Dinner from the barbie is the epitome of Kiwi summer, and with the recent scorching heat we’ve been having Lynn and I thought, why break with tradition? So last Monday night we found ourselves at Indochine Kitchen with a cocktail (Hanoi Twist $12) or in my case a Vietnamese coffee ($4) in one hand, and some barbecued Vietnamese ‘tapas’ in the other.
Alright, we broke a little with tradition. How many barbecues have you been to with butter-tender barbecued squid on offer? Vietnamese in Auckland has previously been synonymous with bowls of pho (or rather MSG-laden versions of it), fresh rice paper rolls and lemongrass chicken, all of which are on offer at Indochine Kitchen, making it very recognisably Vietnamese.
But Indochine Kitchen really comes into its own with its charcoal barbecue. And stylish light bulb pendants. Because lets face it, Vietnamese restaurants are usually also synonymous with Formica tables and a slightly sticky coating to most surfaces like someone has been liberal with their bowl of nuoc cham. A concerted effort has been made to create some sort of ambience at Indochine Kitchen and the result is a slightly dreamy dark wood room, a little bit of a Tiki shack (but dressed in a dark resin) softly lit by what seems like hundreds of yellow pendant light bulbs of varying shapes and sizes. Making full use of the shared pedestrian space of Fort Street and a nod to its street food origins, the doors and windows have been thrown open and patrons can also be seen enjoying their various barbecued wares under umbrellaed tables on the foot path.
During the day Indochine Kitchen’s lunch menu is set out as individual mains for around $15 but this format is done away with in the evenings when they start to offer sharing plates. A large number of these dishes are barbecued, of which Lynn and I opted for the grilled whole squid with five spices ($12), and since it’s the season for it, strips of fresh seasoned barbecued corn ($6). We were intrigued by the description of barbecued sirloin steak rolls served with pineapple and fresh herbs ($16) and ordered one of those, and figured the spicy green papaya salad with black tiger prawns ($14) wouldn’t go amiss either. Finally we ordered the fresh rice paper rolls with black tiger prawns and pork ($12) and the lemongrass chicken ($14) for posterity’s sake.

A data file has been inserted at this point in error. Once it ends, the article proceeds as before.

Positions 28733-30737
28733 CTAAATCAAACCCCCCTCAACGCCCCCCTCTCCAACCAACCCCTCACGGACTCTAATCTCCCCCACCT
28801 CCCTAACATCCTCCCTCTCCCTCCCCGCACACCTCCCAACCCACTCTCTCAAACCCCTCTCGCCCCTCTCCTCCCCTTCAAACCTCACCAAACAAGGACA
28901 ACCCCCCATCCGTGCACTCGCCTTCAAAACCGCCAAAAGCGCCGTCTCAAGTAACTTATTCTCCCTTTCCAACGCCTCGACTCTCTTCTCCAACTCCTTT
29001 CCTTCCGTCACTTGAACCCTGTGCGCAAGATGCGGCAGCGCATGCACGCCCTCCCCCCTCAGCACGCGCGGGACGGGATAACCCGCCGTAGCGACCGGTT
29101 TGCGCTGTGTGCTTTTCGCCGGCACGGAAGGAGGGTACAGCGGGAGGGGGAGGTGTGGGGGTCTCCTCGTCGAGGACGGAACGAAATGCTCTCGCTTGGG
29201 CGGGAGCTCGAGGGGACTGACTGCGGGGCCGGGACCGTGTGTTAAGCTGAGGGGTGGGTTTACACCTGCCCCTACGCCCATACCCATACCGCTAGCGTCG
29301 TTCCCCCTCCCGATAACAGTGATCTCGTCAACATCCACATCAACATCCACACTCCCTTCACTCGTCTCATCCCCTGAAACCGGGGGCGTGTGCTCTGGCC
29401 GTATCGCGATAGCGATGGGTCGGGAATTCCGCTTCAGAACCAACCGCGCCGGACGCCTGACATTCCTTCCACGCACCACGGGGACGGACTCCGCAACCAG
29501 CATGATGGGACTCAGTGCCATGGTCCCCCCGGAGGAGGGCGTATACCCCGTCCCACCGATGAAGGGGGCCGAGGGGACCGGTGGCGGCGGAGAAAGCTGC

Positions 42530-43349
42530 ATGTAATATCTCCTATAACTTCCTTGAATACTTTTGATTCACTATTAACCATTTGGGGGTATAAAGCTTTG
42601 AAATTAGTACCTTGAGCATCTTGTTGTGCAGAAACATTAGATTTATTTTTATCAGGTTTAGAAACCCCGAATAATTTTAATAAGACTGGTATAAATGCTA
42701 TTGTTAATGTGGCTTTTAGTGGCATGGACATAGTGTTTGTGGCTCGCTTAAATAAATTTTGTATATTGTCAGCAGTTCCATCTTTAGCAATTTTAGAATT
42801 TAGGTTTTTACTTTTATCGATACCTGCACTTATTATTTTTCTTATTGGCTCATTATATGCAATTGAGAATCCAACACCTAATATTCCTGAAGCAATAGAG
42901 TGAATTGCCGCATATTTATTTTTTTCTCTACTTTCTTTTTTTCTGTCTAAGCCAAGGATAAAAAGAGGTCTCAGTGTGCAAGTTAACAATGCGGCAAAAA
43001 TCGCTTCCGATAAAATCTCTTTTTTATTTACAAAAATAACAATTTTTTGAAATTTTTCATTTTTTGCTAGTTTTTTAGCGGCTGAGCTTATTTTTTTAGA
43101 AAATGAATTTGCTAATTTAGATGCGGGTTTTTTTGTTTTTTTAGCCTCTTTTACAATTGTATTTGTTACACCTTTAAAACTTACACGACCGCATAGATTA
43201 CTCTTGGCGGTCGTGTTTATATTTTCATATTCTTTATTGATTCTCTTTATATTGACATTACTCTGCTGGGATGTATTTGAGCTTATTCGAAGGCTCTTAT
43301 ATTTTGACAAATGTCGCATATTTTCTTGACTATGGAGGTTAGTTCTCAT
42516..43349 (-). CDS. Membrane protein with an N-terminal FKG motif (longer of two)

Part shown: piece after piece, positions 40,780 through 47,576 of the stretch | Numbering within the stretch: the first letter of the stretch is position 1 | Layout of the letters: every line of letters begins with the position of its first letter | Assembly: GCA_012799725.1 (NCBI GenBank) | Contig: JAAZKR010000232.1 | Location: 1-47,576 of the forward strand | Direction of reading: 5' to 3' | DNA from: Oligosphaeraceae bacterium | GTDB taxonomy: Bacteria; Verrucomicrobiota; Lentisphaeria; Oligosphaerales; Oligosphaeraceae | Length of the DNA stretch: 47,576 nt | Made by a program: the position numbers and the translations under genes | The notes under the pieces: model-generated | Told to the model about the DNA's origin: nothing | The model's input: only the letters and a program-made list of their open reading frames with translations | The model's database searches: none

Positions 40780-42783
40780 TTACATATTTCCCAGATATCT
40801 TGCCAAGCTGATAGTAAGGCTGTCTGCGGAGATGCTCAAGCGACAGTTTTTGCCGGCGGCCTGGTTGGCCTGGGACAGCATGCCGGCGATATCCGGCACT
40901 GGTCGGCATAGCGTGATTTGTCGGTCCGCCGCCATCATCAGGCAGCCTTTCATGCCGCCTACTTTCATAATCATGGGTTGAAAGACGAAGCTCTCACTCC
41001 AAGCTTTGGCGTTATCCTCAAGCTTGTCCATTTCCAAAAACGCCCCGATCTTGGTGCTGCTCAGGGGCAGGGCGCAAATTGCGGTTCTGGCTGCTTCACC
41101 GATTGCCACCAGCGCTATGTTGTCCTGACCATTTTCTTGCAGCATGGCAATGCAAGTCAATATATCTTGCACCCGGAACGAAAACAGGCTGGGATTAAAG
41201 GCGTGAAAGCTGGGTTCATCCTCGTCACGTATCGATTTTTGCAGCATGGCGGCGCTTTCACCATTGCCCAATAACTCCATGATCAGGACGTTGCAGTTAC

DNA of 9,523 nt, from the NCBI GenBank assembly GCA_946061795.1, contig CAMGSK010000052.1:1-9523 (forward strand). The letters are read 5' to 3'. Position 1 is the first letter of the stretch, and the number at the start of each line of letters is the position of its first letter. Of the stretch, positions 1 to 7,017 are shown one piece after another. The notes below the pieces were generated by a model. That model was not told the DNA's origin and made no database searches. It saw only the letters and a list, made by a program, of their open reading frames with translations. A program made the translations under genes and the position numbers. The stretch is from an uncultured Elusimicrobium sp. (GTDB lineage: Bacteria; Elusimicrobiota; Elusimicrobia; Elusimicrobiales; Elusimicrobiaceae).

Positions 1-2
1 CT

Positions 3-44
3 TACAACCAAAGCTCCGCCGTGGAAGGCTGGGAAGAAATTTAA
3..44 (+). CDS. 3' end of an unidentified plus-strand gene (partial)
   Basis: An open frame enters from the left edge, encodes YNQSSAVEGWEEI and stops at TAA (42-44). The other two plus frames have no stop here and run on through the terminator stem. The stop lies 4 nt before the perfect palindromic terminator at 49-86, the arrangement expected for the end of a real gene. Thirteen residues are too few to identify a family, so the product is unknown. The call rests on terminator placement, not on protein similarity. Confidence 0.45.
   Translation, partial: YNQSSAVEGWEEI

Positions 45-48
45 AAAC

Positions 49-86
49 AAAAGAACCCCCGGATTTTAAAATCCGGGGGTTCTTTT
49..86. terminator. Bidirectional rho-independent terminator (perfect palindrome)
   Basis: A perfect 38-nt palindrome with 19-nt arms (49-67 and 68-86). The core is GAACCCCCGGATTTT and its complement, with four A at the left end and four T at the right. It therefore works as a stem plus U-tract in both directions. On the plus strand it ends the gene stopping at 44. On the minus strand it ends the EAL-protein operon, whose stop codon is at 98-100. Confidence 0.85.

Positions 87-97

The three highlights for us were the grilled squid, barbecued corn, and the sirloin steak rolls. The grilled squid were tender morsels resplendent with five spice and chilli with a surprise hit from Vietnamese mint coyly curled at its centre. The barbecued corn was fresh, sweet and basted with a spring onion infused oil making it positively moreish. The sirloin steak rolls were the unanimous standout of the evening; juicy, beautifully marinated slices of barbecued steak had been grilled just-so, so that one barely has to chew to sample a mouthful of umamous beef, fresh pineapple and Vietnamese mint all encapsulated by tender lettuce leaves. There is a wonderful intermingling of savoury, sweet and tanginess that had Lynn and I politely but silently sparring for the last piece.
The fresh rice paper rolls and lemon grass chicken, though familiar, could probably be given a miss. Neither are particularly impressive renditions, the rice paper rolls crying out for more herbs and the aforementioned pork which made a candid appearance as a near imperceptible sliver. The lemongrass chicken, though tender, was a stir-fry dominated by the flavour of soy, and although we could see plenty of finely sliced lemongrass in the dish, its flavour did not manage to translate to the palate. The papaya salad with prawns was flavourful and hot with chilli and mint but the prawns were heinously overcooked to the point of floury.
The latter issues were small in light of the fact there are plenty of other dishes I’ve yet to see elsewhere that you should be ordering. The barbecued dishes are executed with flare and they know how to treat their meat. If you become tired of shrivelled sausages and overcooked, unmarinated steaks, Indochine Kitchen should be your next port of call.
42 Fort Street
This review was originally written for Cheap Eats.